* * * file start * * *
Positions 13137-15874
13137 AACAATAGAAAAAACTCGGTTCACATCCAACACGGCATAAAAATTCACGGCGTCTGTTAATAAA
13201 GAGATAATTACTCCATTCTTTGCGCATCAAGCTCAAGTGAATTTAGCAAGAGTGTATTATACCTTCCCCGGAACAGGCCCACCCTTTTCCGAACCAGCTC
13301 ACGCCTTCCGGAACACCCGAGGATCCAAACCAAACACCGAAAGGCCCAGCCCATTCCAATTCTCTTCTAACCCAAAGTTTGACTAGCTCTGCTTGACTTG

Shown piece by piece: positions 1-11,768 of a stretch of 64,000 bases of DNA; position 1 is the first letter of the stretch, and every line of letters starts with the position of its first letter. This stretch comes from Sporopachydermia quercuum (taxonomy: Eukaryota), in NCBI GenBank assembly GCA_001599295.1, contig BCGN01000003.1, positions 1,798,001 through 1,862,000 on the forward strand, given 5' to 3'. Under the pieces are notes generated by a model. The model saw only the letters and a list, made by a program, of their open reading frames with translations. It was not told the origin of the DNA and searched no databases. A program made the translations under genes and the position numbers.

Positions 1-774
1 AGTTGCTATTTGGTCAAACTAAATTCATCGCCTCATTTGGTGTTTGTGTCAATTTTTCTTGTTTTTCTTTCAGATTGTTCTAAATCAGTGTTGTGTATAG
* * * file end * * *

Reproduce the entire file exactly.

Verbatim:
Positions 13137-15874
13137 AACAATAGAAAAAACTCGGTTCACATCCAACACGGCATAAAAATTCACGGCGTCTGTTAATAAA
13201 GAGATAATTACTCCATTCTTTGCGCATCAAGCTCAAGTGAATTTAGCAAGAGTGTATTATACCTTCCCCGGAACAGGCCCACCCTTTTCCGAACCAGCTC
13301 ACGCCTTCCGGAACACCCGAGGATCCAAACCAAACACCGAAAGGCCCAGCCCATTCCAATTCTCTTCTAACCCAAAGTTTGACTAGCTCTGCTTGACTTG

Shown piece by piece: positions 1-11,768 of a stretch of 64,000 bases of DNA; position 1 is the first letter of the stretch, and every line of letters starts with the position of its first letter. This stretch comes from Sporopachydermia quercuum (taxonomy: Eukaryota), in NCBI GenBank assembly GCA_001599295.1, contig BCGN01000003.1, positions 1,798,001 through 1,862,000 on the forward strand, given 5' to 3'. Under the pieces are notes generated by a model. The model saw only the letters and a list, made by a program, of their open reading frames with translations. It was not told the origin of the DNA and searched no databases. A program made the translations under genes and the position numbers.

Positions 1-774
1 AGTTGCTATTTGGTCAAACTAAATTCATCGCCTCATTTGGTGTTTGTGTCAATTTTTCTTGTTTTTCTTTCAGATTGTTCTAAATCAGTGTTGTGTATAG